April 1, 2019
Making Progress Two Feet At A Time
It's been a noisy few days at the Scheman Building as the construction crews are cutting in to the concrete walls that used to be the front of the Brunnier Art Museum. Due to their location and weight, the walls have to be cut down in 2 foot square blocks.
The office space has also been stripped of the interior drywall, leaving the framework and starting to show how the open space will look.
March 11, 2019
Demo & Discovery
The front entrance of the Brunnier saw lots of changes this week as crews from The Wilson Group removed the front display case exposing the original Brunnier Gallery concrete entrance wall. For the first phase of the construction timeline, the crews will be focused on the HVAC system replacement and the Jansen-Hilsinger storage vault.
Upper left: The construction crews remove the front display case.
Upper right: With the front display case removed, the original concrete entrance to the Brunnier was exposed.
Lower left: The walls and ceiling were removed from the staff office space.
Lower right: As walls were removed, some long lost artifacts were discovered.
February 28, 2019
Reno-Breaking event celebrates the start of construction
Construction has officially begun for the Brunnier Art Museum’s renovation project. To commemorate the event, University Museum’s held an event called Reno-Breaking - like a ground breaking, but for a renovation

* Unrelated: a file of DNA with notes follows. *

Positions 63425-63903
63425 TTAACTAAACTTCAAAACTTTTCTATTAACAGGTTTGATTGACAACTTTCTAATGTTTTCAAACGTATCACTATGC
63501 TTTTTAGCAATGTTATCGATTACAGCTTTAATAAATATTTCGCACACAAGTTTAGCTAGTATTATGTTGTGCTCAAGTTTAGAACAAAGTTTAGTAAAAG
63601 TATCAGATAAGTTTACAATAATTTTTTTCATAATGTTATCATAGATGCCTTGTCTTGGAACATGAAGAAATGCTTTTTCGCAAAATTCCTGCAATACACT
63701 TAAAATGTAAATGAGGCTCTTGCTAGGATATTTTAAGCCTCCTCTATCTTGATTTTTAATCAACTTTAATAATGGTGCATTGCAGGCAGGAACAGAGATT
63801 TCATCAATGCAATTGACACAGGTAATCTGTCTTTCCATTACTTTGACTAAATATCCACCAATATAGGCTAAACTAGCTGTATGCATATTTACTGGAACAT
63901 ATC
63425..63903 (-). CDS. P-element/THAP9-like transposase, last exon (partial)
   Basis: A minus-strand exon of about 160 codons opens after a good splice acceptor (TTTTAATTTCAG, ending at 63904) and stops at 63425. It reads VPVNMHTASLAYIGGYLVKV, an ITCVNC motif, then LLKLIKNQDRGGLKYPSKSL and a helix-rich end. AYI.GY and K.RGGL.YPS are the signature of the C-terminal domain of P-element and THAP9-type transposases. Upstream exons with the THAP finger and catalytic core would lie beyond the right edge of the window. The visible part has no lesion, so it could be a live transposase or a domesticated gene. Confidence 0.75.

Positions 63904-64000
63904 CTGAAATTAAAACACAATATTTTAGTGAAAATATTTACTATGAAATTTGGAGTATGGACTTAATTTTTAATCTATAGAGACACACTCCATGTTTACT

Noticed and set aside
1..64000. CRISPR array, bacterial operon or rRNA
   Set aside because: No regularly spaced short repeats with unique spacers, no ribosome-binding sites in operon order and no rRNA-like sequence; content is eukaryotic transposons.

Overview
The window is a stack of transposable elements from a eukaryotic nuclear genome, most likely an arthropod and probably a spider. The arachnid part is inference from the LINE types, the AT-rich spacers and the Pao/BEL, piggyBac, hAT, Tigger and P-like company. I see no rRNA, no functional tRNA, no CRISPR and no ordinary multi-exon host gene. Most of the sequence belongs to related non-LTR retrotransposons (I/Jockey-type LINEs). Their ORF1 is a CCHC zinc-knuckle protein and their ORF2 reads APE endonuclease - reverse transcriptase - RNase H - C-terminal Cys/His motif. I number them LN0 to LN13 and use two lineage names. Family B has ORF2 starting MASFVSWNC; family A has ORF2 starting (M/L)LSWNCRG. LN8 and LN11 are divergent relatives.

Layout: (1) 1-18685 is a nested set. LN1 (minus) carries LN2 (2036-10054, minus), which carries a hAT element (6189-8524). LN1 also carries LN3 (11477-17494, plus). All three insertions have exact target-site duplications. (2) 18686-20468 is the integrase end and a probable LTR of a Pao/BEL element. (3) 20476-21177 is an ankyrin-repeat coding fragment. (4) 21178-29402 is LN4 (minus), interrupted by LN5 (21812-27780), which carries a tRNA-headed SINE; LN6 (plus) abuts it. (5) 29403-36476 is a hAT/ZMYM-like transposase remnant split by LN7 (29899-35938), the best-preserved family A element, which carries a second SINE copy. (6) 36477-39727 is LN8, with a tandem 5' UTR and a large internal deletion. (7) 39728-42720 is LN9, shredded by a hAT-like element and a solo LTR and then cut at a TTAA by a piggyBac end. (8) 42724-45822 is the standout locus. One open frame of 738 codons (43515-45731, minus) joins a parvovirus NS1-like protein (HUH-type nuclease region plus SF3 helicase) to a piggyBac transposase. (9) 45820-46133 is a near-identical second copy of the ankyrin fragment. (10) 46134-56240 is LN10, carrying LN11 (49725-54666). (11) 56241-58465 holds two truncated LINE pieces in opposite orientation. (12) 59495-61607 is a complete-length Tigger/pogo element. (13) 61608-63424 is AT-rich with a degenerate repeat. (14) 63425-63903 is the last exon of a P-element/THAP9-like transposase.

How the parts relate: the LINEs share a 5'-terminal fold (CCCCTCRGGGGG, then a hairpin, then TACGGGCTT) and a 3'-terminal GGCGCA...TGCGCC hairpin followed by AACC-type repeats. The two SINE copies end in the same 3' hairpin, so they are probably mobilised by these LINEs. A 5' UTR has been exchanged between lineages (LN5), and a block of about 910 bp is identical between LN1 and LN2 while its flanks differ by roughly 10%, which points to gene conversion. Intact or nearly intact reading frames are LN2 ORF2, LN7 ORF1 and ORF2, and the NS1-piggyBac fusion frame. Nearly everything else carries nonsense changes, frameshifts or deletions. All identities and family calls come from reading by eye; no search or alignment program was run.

The short program included words from a current University Museum intern and a previous intern, as well as symbolically taking down the “Art” sign above the Brunnier’s entrance. Diane Patton, an active member of University Museum’s Curator’s Associates, served as the event’s MC.
Dacey Messinger is currently a senior majoring in history with a minor in public relations. Originally from Lexington, Kentucky, she has been an intern for University Museums since her sophomore year at ISU. “I decided to become an intern because of my passion for history and love of museums. Little did I know, the journey I would go on from there,” Messinger said. “The future I dream for would not be possible without my experience in these past three years. University Museums has made an unforgettable impact on my future career and I wouldn’t go back and change a moment of my time here.”
Tammy Schroader Snook graduated in 2000 and majored in Anthropology; she currently lives in Yuma, Arizona and serves as the Park Manager for the Colorado River State Historic Park. She became an intern for University Museums after taking the Museums Studies class and realizing museums were a great match for her interests. “University Museums has impacted me greatly in that it led me to choose the career path I have and enabled me to get the job that I have,” Snook said via video. “I’m really thankful for the time I spent at the museums and I look back it fondly.”
The renovation project is expected to be completed by the end of July, which will give staff time to move into the space and install fall exhibitions.